It sometimes seems like the coronavirus pandemic devoured every other problem, leaving nothing in its wake.
While it is hard to find a news story — whether health or politics, local government or education — that doesn’t have the word “COVID” in it somewhere, that isn’t what happened.
Instead of being a ravenous beast swallowing other issues whole as it dominates the landscape, the pandemic is more like Godzilla. It’s a gigantic monster that wanders around smashing through things and leaving wreckage behind.
It doesn’t push other problems out of the way and steal the limelight. It takes things that already were bad and makes them worse.
Like the opioid epidemic.
Remember just a year or so ago when the health crisis on everyone’s radar was the widespread abuse of opioids in both illegal forms like heroin and pirated fentanyl or the legal kind in the form of prescription drugs? When the number that staggered us was the number of people who died because of drug overdoses?
In 2018, that number of overdose deaths nationwide was 67,367, and 46,802 (69.5%) were opioid related. Pennsylvania was fourth in drug overdose deaths.
In recent years, the number of deaths from overdose had started to fall. In Westmoreland County, for example, after steady growth from 2011 to 2017, when numbers peaked at 193, there were decreases in 2018, when it dropped dramatically to 122 deaths, and in 2019, when it fell again to 115.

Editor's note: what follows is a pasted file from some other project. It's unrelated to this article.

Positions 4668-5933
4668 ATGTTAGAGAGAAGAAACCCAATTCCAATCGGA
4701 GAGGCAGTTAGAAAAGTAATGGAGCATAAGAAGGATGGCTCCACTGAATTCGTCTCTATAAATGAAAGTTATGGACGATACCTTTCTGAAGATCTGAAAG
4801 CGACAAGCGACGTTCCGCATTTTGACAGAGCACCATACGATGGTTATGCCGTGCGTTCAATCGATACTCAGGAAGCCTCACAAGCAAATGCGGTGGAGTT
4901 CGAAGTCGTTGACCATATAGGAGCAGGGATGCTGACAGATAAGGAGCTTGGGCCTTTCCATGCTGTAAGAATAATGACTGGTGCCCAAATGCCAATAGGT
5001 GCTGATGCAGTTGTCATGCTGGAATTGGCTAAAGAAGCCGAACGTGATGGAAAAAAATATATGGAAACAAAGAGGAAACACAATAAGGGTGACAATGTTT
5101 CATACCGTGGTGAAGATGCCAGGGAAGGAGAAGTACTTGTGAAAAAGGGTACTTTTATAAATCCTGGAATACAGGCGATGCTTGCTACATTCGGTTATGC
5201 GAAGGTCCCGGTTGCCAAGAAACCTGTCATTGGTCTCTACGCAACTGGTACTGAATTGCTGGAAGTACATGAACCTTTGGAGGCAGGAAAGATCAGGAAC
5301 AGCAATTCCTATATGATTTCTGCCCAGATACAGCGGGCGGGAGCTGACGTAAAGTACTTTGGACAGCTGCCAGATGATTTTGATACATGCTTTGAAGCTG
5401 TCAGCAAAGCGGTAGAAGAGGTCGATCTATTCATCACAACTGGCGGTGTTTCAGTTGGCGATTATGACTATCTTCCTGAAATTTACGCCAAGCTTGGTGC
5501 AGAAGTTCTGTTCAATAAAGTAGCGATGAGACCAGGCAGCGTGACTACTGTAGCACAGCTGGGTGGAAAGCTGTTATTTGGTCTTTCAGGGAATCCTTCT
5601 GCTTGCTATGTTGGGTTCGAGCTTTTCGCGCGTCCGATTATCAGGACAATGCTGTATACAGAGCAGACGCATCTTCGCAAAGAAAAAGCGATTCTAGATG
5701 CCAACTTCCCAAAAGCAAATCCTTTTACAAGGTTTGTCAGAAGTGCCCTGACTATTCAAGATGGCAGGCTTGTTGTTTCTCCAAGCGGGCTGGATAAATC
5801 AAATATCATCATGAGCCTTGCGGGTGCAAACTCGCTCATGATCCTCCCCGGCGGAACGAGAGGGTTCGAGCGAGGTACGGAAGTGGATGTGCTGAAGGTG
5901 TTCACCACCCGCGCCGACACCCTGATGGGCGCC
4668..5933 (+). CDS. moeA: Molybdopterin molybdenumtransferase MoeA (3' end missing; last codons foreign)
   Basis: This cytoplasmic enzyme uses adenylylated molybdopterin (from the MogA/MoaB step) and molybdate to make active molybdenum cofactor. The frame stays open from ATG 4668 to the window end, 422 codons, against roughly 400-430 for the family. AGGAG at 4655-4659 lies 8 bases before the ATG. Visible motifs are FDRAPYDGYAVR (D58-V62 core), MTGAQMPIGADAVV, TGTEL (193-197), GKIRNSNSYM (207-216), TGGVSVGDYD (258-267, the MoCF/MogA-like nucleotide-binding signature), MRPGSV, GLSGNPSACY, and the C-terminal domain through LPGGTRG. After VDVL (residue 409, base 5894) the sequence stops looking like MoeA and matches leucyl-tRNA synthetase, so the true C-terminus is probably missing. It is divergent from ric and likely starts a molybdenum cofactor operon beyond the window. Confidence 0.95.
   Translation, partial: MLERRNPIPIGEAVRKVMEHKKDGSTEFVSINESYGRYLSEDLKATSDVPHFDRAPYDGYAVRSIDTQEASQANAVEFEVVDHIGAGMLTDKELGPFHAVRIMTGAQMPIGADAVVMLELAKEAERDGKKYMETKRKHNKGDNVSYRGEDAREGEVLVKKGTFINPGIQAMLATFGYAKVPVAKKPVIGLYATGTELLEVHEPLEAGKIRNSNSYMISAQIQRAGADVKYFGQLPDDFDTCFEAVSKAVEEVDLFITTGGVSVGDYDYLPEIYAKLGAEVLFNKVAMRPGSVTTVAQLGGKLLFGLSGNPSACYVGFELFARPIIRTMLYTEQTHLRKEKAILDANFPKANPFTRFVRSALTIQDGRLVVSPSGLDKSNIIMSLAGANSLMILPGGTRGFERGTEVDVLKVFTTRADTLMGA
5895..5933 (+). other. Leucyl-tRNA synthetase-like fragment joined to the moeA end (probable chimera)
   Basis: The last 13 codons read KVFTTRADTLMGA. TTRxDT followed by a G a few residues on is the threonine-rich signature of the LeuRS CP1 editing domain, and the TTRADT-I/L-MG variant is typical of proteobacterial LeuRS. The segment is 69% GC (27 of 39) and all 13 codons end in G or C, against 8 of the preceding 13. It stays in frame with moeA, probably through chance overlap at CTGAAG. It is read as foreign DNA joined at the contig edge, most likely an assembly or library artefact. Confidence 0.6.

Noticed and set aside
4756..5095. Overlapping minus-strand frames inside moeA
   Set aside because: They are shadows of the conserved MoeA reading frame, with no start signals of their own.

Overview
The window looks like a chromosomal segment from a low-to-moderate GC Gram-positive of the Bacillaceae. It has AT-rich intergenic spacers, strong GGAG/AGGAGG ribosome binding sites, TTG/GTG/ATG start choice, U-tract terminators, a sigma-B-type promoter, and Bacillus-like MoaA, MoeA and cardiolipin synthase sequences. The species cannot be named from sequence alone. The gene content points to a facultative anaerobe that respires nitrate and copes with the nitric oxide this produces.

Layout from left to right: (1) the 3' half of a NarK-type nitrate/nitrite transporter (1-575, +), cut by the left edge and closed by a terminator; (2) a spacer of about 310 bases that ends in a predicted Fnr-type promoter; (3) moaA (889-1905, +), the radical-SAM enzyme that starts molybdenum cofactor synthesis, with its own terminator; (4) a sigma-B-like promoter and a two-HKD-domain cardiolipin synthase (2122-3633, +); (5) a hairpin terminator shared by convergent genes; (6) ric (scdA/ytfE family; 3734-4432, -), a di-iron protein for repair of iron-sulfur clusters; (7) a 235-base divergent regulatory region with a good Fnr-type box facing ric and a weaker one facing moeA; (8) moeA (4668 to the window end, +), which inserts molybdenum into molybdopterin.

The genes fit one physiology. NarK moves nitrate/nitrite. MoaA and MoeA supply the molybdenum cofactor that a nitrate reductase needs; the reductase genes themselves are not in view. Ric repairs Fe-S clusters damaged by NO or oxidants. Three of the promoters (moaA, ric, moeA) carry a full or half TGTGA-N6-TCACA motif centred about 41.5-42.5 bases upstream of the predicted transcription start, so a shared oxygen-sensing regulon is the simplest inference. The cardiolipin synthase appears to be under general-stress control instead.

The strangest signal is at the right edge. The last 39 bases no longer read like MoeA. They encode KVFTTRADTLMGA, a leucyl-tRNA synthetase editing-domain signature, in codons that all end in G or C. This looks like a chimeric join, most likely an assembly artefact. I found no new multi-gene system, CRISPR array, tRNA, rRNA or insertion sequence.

}But experts warned this didn’t suggest addiction was down. Instead, it pointed toward the success of interventions against overdose like narcotic blocker naloxone, which was made more readily available.
An increase in the county’s overdose deaths in 2020 could support that. According to the coroner’s office, there are 102 confirmed overdose deaths and 19 that are suspected and pending toxicology results. If that is borne out, it would show a 5% increase, the first increase in a decade.
For some, this can be seen as a very predictable side effect of the pandemic and its restrictions, which isolate people who need support.
”Those in recovery really suffered,” said Colleen Hughes, director of the Westmoreland Drug and Alcohol Commission.
The commission has tried to keep the naloxone getting into the hands that need it via drive-thru events and mailing programs. That doesn’t solve the problem of a human connection to other people who could help with treating the addiction rather than responding to an overdose, which is harder from a distance.
The opioid crisis was already a seemingly unsurmountable challenge before the giant monster of the pandemic started to knock things over and make things worse. But if we could come up with two vaccines in one year, it seems like we could come up with some ideas to help mitigate the damage of overdoses.
— The Tribune-Review/TNS